A: Firstly, raising awareness of the situation in Hong Kong and the implications of its decline under the One Country Two Systems framework is crucial. Supporting overseas pro-democracy groups and organizations that advocate for human rights and freedom in Hong Kong is also vital. Secondly, the international community must take a more assertive and collective stance in its dealings with China, given its aggressive expansionist policies. Protecting democracy is vital, and we must not give in to challenges.
Finally, while the crackdown on pro-democracy voices is a severe blow to Hong Kong, it doesn’t signify the end of the fight for democracy for Hong Kongers. It is essential to pay close attention to the well-being of political prisoners and the ongoing situation in Hong Kong. Showing solidarity with the people of Hong Kong by taking actions such as sanctioning officials who are responsible for the crackdown is essential. Responding is not intimidation, but not speaking is resignation.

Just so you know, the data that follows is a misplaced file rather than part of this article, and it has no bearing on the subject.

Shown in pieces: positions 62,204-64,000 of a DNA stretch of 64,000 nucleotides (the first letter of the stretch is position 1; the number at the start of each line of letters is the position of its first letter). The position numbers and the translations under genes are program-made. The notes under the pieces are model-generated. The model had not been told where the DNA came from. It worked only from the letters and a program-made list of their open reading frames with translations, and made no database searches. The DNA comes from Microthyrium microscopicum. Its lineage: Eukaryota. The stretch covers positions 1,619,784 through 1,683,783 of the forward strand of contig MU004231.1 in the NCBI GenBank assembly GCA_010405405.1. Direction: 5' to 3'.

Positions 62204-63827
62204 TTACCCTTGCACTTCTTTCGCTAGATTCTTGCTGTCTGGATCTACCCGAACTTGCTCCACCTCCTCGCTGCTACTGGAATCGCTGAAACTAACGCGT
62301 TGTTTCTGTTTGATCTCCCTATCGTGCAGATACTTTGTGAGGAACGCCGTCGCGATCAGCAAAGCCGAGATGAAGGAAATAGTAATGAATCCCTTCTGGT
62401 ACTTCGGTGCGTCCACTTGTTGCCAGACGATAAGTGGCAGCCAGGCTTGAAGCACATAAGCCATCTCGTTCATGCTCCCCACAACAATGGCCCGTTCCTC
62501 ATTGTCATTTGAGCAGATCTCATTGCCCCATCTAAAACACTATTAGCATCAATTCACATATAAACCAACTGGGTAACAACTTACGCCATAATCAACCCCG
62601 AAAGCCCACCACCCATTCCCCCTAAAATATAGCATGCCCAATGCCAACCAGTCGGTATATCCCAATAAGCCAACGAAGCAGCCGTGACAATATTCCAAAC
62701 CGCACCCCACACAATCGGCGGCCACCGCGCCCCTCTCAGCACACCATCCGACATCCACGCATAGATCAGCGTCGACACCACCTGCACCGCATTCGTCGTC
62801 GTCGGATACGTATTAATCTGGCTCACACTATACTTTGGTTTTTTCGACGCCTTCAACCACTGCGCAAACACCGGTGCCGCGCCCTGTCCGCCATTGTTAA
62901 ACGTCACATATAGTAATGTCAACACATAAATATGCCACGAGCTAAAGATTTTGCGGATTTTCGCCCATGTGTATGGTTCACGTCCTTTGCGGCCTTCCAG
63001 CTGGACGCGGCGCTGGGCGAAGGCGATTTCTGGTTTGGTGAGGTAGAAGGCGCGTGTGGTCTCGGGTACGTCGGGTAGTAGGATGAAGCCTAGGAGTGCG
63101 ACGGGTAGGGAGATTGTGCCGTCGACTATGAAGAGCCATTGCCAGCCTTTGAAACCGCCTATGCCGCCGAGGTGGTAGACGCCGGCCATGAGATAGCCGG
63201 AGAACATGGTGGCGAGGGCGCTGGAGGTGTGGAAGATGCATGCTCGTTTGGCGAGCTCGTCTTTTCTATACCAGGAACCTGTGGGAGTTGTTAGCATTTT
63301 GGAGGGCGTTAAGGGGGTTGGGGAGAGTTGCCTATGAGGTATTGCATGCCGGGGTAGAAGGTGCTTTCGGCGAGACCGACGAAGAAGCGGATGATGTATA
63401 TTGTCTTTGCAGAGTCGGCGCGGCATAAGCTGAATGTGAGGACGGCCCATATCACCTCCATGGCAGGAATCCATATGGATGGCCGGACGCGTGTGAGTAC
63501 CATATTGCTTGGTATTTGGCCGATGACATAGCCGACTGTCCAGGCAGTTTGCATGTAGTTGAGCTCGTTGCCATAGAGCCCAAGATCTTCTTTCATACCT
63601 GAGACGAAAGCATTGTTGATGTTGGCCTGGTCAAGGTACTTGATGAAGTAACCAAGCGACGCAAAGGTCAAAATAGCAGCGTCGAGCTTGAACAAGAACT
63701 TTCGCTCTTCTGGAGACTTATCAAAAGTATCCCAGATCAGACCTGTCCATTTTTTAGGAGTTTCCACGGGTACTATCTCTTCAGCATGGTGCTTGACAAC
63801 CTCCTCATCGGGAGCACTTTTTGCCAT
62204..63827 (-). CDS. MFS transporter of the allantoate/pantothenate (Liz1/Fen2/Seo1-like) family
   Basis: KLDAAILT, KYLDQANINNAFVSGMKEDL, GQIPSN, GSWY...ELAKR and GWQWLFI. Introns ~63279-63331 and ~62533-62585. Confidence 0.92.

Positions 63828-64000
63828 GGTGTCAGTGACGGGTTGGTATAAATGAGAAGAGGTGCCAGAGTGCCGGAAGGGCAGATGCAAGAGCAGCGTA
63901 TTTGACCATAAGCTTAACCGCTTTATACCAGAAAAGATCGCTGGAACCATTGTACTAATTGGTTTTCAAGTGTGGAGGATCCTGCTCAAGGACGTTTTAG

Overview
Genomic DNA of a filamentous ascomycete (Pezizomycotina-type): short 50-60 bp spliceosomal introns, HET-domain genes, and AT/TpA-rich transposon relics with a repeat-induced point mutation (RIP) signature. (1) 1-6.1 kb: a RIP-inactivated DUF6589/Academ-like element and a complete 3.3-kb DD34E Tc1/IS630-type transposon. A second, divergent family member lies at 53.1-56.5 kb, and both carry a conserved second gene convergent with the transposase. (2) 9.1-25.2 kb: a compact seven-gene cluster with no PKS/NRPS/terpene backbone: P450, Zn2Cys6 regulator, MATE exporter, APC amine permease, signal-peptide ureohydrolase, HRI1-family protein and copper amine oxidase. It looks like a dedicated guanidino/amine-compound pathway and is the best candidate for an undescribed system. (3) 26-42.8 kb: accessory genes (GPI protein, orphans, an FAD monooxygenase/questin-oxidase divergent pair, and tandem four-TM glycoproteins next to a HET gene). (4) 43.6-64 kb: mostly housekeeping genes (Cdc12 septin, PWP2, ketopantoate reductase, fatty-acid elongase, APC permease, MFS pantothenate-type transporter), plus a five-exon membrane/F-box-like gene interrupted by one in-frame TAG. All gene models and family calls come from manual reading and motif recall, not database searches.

The Human Rights Foundation (HRF) remains committed to amplifying the voices and stories of Hong Kongers and their struggle for freedom.
HRF’s CCP Disruption Initiative aims to expose the myriad of ways that the Chinese Communist Party’s (CCP) rapidly growing influence poses a threat to human rights and freedoms. This program’s areas of focus include the crackdowns on Chinese human rights defenders, the genocide against the Uyghur population, the severe stifling of freedoms in Tibet, and the trampling of freedoms in Hong Kong.